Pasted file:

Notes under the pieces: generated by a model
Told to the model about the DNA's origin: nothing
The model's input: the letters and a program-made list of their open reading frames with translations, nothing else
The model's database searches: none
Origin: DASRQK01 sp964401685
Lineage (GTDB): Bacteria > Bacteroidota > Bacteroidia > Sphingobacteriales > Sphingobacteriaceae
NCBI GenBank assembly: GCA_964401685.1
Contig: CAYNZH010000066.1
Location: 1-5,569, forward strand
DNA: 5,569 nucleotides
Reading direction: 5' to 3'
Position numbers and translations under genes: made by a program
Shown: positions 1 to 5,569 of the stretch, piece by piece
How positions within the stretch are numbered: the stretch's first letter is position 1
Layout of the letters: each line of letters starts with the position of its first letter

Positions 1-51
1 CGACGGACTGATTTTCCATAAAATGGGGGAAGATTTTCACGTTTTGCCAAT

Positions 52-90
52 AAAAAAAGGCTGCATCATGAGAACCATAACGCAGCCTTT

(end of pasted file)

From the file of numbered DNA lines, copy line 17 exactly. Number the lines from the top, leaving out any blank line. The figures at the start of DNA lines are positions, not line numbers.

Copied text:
1 CGACGGACTGATTTTCCATAAAATGGGGGAAGATTTTCACGTTTTGCCAAT